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December 27, 1987|RANDY LEWIS | The reviewing staff for Orange County Calendar selects the highlights of 1987 in classical music and dance, art, college and community theater, pop music and comedy

King Sunny Ade (June 3) and Chief Commander Ebenezer Obey (Aug. 5) at the Coach House in San Juan Capistrano: These two Nigerians led separate but equally irresistible performances last summer, proving that soul-stirring rhythms and exotically captivating melodies can transcend any cultural barriers.

-- Joe Ely at the Coach House (June 13): Armed only with a guitar, this still vastly under-appreciated rock 'n' roll tornado from Texas rattled the foundation of the club with a scathing and fiercely powerful solo show.

-- Elvis Costello at UC Irvine's Bren Events Center (April 17): While the likes of Springsteen and U2 move to ever bigger and broader expanses, Costello continues to out-write, out-punch and outclass the field with his prolific pen and freewheeling, unpredictable, challenging shows like this one.

-- Los Lobos at the Coach House (July 29): Shortly before their "La Bamba" single and sound track thrust East L.A.'s favorite fivesome into national prominence, the band turned in a roof-raising party in San Juan Capistrano.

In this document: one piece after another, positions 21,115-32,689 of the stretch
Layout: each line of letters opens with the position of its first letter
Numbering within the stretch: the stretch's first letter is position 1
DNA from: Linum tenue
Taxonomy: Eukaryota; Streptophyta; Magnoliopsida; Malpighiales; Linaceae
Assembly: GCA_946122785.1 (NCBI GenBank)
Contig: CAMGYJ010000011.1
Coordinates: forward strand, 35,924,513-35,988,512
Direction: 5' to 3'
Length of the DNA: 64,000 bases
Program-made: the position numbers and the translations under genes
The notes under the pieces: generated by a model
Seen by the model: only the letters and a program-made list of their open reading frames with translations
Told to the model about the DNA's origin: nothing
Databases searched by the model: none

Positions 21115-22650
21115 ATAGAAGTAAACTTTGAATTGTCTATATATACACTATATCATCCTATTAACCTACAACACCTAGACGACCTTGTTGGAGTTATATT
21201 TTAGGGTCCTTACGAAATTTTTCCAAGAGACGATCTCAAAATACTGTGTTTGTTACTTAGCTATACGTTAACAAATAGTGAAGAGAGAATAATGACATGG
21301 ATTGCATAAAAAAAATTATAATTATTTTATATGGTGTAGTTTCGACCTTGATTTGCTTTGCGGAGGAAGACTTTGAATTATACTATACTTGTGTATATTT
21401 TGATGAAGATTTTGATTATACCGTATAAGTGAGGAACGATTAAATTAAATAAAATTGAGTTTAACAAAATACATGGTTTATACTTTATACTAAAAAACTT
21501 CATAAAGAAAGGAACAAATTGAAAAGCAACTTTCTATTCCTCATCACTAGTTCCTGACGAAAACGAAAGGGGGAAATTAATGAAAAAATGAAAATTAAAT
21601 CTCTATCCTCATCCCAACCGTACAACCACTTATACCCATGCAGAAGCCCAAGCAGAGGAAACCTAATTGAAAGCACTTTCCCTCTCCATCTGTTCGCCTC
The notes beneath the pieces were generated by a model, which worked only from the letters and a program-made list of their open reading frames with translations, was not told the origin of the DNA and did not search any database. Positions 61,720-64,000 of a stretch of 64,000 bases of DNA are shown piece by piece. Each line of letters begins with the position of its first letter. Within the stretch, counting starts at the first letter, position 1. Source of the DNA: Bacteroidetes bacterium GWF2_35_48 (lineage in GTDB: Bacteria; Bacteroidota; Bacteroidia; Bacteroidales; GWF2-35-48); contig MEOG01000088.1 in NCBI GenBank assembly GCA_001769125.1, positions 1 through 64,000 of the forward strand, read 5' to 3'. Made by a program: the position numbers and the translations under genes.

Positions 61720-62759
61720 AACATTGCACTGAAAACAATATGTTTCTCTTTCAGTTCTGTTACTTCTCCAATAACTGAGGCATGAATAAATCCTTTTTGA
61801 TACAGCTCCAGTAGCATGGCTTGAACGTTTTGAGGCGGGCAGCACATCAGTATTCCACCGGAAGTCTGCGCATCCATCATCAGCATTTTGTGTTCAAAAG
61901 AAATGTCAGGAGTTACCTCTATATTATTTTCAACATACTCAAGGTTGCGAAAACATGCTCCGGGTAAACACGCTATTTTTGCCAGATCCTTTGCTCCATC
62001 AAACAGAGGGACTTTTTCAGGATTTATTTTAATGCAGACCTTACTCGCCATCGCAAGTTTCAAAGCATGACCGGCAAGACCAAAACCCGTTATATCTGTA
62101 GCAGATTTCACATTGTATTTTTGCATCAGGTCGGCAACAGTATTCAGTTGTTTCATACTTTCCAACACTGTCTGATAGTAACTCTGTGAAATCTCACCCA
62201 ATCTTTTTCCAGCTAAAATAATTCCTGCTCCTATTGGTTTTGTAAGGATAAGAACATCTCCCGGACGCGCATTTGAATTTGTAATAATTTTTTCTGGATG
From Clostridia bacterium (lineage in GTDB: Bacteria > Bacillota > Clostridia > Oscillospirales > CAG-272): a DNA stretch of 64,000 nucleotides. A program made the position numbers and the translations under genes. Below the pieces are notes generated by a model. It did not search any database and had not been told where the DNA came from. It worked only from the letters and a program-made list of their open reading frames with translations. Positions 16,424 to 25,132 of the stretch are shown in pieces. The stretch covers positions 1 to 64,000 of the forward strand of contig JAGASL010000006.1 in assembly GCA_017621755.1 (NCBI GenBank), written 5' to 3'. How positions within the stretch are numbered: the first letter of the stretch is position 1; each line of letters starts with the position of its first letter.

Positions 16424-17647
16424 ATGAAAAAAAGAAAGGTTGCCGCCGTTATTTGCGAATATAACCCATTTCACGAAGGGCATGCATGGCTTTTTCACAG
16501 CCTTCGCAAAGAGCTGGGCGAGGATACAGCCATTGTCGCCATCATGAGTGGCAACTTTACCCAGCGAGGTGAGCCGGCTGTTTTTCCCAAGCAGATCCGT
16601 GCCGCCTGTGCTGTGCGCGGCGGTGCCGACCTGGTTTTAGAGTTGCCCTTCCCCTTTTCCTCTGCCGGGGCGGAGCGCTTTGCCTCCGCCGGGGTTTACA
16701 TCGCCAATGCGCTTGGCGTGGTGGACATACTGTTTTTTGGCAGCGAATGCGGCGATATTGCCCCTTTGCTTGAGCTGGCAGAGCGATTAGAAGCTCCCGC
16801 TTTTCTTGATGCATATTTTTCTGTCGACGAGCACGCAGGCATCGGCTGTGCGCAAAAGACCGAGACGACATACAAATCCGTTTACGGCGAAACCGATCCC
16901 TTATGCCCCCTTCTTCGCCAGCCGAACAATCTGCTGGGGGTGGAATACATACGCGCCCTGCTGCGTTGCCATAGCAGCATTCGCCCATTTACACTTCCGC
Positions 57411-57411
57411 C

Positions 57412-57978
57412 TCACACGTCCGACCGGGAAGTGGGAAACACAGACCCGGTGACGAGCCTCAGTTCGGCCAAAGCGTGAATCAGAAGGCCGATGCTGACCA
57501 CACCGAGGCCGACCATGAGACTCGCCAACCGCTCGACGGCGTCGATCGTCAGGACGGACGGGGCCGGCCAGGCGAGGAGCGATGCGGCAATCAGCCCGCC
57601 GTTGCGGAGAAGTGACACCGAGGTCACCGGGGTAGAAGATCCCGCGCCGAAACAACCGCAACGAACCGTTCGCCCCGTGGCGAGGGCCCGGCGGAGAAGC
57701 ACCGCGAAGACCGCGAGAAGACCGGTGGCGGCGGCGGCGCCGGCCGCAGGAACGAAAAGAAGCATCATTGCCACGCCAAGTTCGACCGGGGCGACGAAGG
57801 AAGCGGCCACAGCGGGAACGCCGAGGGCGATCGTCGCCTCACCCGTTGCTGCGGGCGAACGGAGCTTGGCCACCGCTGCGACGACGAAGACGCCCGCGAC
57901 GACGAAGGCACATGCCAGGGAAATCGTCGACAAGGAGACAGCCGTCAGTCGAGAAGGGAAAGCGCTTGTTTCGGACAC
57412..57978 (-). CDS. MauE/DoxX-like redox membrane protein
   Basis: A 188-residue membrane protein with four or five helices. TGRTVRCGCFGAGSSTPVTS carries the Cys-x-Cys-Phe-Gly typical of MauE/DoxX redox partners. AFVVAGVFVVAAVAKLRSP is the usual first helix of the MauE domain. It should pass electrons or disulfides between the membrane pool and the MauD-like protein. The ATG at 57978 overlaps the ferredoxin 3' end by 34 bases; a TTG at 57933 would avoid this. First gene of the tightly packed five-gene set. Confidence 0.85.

-- Chuck Berry at the Celebrity Theatre in Anaheim (Aug. 28): The father of rock 'n' roll has been all too guilty of musical child neglect in the shoddy performances he's done in recent years, but here he turned an initially disastrous show into a full-scale triumph that indicated just how much muscle he's got left.

-- Crowded House at the Pacific Amphitheatre in Costa Mesa (Sept. 4): This unabashedly winsome New Zealand quartet also appeared at the Coach House in April, but the group's Pacific show in September was most notable for showing that you don't have to sacrifice intimacy and spontaneity in moving up to larger venues.

-- Jonathan Richman at Coach House (Sept. 13): A childlike--as opposed to childish--sense of wonder permeates Richman's shows, suggesting that maybe one never really gets too old to rock 'n' roll.

-- Neil Young & Crazy Horse at the Pacific Amphitheatre (Aug. 13): This rock veteran, like Costello, always has his eye on where he's going rather than where he's been and continues to challenge his audience with thoughtful, joyous, provocative shows like this one.

-- George Jones at the Pacific Amphitheatre (Nov. 1): Anyone who thinks hotshot Randy Travis is the new be-all and end-all of country singers should stop in on a performance like he gave here to remember how there's no substitute for experience. Jones is still the king of heart-wrenching vocalists.

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